Resource Endowments and Location Theory in Economic History: A Case Study of Quebec and Ontario at the Turn of the Twentieth Century
Morris Altman ()
The Journal of Economic History, 1986, vol. 46, issue 4, 999-1009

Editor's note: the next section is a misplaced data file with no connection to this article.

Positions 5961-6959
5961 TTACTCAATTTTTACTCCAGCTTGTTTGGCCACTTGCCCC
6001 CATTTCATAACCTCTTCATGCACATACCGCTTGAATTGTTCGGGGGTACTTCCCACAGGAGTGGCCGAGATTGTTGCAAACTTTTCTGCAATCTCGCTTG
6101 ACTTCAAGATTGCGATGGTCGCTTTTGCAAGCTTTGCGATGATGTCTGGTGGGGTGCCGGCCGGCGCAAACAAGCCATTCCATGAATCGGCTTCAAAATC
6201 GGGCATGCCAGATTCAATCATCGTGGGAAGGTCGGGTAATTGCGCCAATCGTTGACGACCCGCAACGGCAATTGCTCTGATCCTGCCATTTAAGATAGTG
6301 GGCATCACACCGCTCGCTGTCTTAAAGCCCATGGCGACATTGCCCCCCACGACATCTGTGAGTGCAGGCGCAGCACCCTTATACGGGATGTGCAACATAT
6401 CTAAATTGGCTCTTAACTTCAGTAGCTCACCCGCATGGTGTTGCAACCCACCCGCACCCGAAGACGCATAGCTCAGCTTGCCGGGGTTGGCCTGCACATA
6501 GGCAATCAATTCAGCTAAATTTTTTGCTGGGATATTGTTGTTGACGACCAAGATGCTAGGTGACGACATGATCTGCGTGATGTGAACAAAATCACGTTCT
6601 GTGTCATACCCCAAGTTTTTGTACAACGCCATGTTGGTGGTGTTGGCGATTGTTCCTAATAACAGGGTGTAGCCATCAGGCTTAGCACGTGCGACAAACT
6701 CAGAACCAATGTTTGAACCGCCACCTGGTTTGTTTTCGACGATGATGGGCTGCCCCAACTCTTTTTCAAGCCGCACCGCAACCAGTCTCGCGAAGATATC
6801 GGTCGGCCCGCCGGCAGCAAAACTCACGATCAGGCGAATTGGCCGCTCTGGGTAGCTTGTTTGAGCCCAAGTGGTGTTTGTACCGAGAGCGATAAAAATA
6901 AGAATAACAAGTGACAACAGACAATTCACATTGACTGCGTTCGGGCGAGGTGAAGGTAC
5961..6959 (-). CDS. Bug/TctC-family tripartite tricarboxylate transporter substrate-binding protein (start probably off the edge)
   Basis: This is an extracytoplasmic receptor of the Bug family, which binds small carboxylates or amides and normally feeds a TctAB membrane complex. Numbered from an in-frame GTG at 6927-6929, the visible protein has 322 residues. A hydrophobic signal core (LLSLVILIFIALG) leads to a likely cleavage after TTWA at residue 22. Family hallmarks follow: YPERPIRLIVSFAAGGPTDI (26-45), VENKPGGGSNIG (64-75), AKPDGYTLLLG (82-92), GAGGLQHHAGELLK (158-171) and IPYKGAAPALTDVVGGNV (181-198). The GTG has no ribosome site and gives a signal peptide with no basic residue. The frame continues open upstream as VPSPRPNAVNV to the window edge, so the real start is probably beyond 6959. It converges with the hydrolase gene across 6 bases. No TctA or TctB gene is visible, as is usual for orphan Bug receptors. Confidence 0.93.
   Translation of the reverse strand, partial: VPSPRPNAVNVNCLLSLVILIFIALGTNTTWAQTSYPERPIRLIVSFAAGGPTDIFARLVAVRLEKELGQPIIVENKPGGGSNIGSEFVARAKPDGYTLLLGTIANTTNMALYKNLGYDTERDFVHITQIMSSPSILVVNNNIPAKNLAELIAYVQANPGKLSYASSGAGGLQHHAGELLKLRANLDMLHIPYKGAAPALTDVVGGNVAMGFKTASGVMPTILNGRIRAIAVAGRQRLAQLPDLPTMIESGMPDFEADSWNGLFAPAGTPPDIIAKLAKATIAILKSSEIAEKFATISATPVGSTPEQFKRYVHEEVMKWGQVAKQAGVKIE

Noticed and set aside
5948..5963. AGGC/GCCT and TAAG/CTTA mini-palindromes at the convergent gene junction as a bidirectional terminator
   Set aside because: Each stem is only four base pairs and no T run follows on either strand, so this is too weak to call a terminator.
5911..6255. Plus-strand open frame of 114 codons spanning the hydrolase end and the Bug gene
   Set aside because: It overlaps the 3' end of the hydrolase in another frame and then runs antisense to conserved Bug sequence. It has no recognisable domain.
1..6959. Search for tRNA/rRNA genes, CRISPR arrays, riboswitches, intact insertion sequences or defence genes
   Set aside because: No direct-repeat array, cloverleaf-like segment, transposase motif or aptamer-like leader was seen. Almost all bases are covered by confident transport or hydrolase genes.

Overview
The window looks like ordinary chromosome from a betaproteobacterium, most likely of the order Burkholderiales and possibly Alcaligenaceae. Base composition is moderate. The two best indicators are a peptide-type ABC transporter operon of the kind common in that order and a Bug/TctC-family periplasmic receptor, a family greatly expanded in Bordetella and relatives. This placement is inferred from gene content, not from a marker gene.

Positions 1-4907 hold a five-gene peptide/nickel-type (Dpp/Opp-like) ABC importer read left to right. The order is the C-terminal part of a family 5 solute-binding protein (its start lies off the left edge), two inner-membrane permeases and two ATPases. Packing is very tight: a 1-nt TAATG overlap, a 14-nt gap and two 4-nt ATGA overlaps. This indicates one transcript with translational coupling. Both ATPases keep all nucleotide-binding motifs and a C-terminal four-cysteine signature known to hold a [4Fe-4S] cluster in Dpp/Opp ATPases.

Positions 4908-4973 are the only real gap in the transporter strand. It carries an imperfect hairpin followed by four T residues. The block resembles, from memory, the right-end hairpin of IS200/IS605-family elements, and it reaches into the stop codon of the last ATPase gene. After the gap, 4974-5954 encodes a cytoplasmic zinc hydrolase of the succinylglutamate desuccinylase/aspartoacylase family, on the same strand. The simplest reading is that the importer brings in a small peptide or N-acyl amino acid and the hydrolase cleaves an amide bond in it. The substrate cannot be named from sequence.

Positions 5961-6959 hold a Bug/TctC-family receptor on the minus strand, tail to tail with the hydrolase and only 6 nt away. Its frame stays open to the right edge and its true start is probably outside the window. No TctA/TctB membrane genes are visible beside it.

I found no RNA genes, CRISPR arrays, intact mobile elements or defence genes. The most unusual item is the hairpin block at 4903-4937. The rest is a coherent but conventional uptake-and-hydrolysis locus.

The hypothesis that a region's or nation's laggard industrial development can be explained by its relatively more expensive supplies of coal and iron ore is challenged here. A simple model, based on location theory, is developed. Using this model, I demonstrate the conditions under which this hypothesis holds. A case study of Quebec and Ontario industry suggests that the differential resource cost hypothesis seriously lacks explanatory power.
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